[EM] IRV vs Plurality (back to the pile count controversy)
robert bristow-johnson
rbj at audioimagination.com
Thu Jan 21 14:17:50 PST 2010
On Jan 21, 2010, at 4:26 PM, Abd ul-Rahman Lomax wrote:
> But ... it raises some security issues. And with central counting
> there are other issues. This is a red herring, because we are
> talking about precinct summability, and when the number of
> candidates is very small, precinct summability isn't relevant,
> because the raw ballot data may be transmitted.
no, the problem is that the raw ballot data may be the only practical
information to transmitt if the number of candidates is *large*, not
very small. when the number of candidates is very small, then it
makes sense to transmit the tallies for piles because the number of
piles, which are precinct summable, is manageable.
> So, back to the real question: is precinct summability an important
> practical criterion to be applied to voting systems?
i would ask instead if precinct summability is important for
security? i believe that it is. and i believe that it is perfectly
practical when the number of *credible* candidates is small. doesn't
matter what the voting system is. IRV, or whatever.
>> for 3 candidates, that number is 9.
>
> Okay, three candidates, A, B, C, the ballot possibilities are, to
> be complete, much more than 9. I'll assume that write-ins are
> illegal and void the ballot. Some of the possibilities are legally
> equivalent to others, and in actual IRV ballot imaging, they are
> collapsed and reported the same, to the displeasure of voting
> security people who do want to know the "error rate," which
> includes overvoting and exact overvoting patterns. So-called ballot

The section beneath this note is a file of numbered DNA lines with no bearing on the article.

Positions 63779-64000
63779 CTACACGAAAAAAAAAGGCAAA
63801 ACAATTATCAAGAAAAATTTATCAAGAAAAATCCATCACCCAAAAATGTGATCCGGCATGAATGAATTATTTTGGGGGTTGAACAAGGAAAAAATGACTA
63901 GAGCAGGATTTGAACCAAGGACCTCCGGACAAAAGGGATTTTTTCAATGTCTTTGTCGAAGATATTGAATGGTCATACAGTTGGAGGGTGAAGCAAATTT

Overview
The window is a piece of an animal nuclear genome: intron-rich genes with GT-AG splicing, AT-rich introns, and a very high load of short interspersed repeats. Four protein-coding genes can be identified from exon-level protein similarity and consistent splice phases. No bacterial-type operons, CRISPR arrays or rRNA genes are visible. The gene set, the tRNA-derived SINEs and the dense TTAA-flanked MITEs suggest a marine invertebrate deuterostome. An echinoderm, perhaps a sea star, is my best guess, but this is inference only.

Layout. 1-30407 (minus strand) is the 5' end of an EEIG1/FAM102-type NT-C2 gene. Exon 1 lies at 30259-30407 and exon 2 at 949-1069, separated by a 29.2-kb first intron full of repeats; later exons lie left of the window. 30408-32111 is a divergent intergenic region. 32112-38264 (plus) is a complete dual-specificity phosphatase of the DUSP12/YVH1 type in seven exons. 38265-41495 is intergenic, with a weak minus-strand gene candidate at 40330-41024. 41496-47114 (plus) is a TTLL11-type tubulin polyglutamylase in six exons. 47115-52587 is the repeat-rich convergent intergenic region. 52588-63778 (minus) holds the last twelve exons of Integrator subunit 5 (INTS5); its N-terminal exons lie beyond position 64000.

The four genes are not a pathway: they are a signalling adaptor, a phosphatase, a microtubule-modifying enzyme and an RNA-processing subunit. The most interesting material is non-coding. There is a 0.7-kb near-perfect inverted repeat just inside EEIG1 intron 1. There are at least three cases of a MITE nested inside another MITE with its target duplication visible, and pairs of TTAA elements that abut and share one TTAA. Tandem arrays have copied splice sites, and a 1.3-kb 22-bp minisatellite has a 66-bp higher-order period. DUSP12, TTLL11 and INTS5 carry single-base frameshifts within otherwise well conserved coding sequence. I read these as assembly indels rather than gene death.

> images are not, generally. They are processed data reducing a
> ballot to legally equivalent votes. The reduced set is this:
>
> A
> B
> C
> A>B
> A>C
> B>A
> B>C
> C>A
> C>B
>
> Note that this assumes a 2-rank ballot.
no, it can be a 3-rank ballot where the voter declines to rate their
last choice. "3rd choice" is left unmarked.
> It also assumes that majority vote isn't important.
bullshit. it (the number of consequential ballot permutations) has
nothing to do with it (whether or not majority vote is important).
> If it's important, as it would be in an IRV election under Robert's
> Rules, we have some more possibilities. They are all the three-rank
> permutations.
>
> A>B>C
> A>C>B
> B>A>C
> B>C>A
> C>A>B
> C>B>A
>
> Each of these is equivalent, for the purposes of finding a
> plurality winner, to a two-candidate combination.
it's equivalent for the purposes of IRV or Condorcet or *any* method
that relies solely on the relative rank of candidates. those 6
markings are equivalent to the corresponding 6 above.
>
>> if you or
>> Kathy say it's 15, then you're wrong (and it's your slip that's
>> showing).
>
> Well, I won't speak about Kathy, but in terms of practical
> elections in the U.S., she's right. You did not state enough
> information to establish your reduced count, ...
yes i did state enough information. may i remind you? i said that
there is *no* consequential difference in these two marked ballots